This is the Shinto Shrine beside the Asakusa Temple since there is a dichotomy in the religions of Japan between Buddhism and Shinto. The Asakusa Shrine Asakusa Jinja) is a Shinto shrine next to the temple Sensô-ji. It is dedicated to the three men who established Sensô-ji. Two of them, fishermen named Hinokuma Hamanari and Hinokuma Takenari, found a statue of the bosatsu Kannon in the river Sumida in 628. The third, the village headman, Haji no Nakatomo, built the temple. The Asakusa Shrine, also known as Sanja-sama, was built during the Edo Period and survived the air raids of 1945. The shrine's festival, the Sanja Matsuri, is one of Tokyo's most spectacular and popular. It starts every year on the 3rd Friday of May and lasts for three days. Once a part of the Sensô-ji, Asakusa Jinja became separate during the Meiji period. Again the Asakusa Shrine was built in order to worship these men as deities. The shrine and its surrounding area and buildings have also been the site of many Shinto and Buddhist festivals for centuries. The most important and famous of these festivals is Sanja Matsuri, held in late May.
these rickshaws are popular means of touring around the asakusa area and the tour includes the asakusa shrine, nakamise shopping street, sumida river facing asakusa and other places in asakusa. The ride is a large attraction to tourists and people who don't want to walk hehehe. If you're the one who doesn't want to walk then you can consider a guided tour on a rickshaw (jinrikisha, lit. "man powered vehicle"). A 30 minute tour for two persons costs around 8000 Yen. Shorter and longer courses are also available but again the average is 30 minutes.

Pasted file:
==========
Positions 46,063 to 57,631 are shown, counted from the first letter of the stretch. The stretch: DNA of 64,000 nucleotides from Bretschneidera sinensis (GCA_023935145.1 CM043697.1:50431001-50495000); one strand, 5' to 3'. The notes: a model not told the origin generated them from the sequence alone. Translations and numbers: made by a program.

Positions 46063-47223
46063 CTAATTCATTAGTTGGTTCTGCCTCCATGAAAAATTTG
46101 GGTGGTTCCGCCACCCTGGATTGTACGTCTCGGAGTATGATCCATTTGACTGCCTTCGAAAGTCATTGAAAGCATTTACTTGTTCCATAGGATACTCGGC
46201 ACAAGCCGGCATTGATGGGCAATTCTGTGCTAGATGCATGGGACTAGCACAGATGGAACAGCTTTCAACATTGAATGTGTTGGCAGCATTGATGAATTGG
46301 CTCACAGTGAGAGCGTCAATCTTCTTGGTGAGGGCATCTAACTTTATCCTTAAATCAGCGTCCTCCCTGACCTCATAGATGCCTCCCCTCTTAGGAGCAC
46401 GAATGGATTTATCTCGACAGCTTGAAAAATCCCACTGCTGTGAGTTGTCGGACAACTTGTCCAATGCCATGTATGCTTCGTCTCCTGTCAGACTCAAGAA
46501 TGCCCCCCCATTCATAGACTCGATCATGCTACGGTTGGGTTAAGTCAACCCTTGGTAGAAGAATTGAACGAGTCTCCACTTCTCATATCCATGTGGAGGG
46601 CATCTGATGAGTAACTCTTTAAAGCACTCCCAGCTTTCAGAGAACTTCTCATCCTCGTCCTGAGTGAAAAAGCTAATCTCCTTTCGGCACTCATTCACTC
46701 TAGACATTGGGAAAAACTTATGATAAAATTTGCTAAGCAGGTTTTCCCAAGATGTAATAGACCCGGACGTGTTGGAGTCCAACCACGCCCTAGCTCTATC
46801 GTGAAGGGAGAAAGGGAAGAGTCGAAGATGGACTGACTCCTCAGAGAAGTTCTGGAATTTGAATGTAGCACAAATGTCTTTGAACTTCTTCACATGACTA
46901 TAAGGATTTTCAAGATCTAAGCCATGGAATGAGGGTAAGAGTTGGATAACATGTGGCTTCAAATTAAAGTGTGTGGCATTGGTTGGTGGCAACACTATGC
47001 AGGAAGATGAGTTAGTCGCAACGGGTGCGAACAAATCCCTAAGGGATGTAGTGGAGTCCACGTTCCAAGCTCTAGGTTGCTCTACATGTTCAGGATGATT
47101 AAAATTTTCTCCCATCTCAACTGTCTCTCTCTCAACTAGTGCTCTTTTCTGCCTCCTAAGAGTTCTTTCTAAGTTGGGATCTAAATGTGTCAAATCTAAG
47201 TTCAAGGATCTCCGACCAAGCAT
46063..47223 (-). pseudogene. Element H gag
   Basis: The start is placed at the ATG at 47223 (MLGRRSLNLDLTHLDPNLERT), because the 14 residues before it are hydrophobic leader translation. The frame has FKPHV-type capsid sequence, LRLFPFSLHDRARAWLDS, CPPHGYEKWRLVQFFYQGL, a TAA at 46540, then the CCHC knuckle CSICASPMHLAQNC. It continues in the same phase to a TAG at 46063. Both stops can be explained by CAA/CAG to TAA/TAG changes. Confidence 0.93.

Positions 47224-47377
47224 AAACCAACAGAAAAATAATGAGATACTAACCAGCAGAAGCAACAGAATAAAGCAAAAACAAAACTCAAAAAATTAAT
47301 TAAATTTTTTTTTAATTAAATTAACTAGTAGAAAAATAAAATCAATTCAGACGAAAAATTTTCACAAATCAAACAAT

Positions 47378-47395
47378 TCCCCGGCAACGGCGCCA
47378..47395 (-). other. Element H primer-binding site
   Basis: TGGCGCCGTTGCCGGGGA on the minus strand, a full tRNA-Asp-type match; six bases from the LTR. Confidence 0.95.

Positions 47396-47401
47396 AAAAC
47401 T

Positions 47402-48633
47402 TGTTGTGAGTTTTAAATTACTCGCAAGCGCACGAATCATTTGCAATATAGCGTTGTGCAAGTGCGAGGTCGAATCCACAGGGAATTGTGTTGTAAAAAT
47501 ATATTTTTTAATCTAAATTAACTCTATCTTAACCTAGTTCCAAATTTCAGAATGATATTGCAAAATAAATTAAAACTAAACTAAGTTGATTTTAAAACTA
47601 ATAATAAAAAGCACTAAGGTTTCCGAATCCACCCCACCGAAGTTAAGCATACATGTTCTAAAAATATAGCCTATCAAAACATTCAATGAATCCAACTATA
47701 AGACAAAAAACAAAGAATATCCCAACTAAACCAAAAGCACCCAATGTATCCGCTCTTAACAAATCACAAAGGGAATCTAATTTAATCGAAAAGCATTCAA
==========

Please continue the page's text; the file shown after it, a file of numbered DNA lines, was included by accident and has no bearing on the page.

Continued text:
the main gate leading to the Asakusa Shrine. Kaminarimon is the first of two large entrance gates leading to Sensoji Temple. First built more than 1000 years ago, it is the symbol of Asakusa. Four statues are housed in the Kaminarimon. On the front of the gate, the statues of the Shinto gods Fûjin and Raijin are displayed. Fûjin, the god of wind, is located on the east side of the gate, while Raijin, the god of thunder and lightning, is located on the west side. Two additional statues stand on the reverse of the gate: the Buddhist god Tenryû on the east, and the goddess Kinryû on the west side. In the center of the Kaminarimon, under the gate, hangs a giant red chôchin (or Japanese Lantern) that is 4 meters tall, 3.4 meters in circumference and weighs 670 kilograms.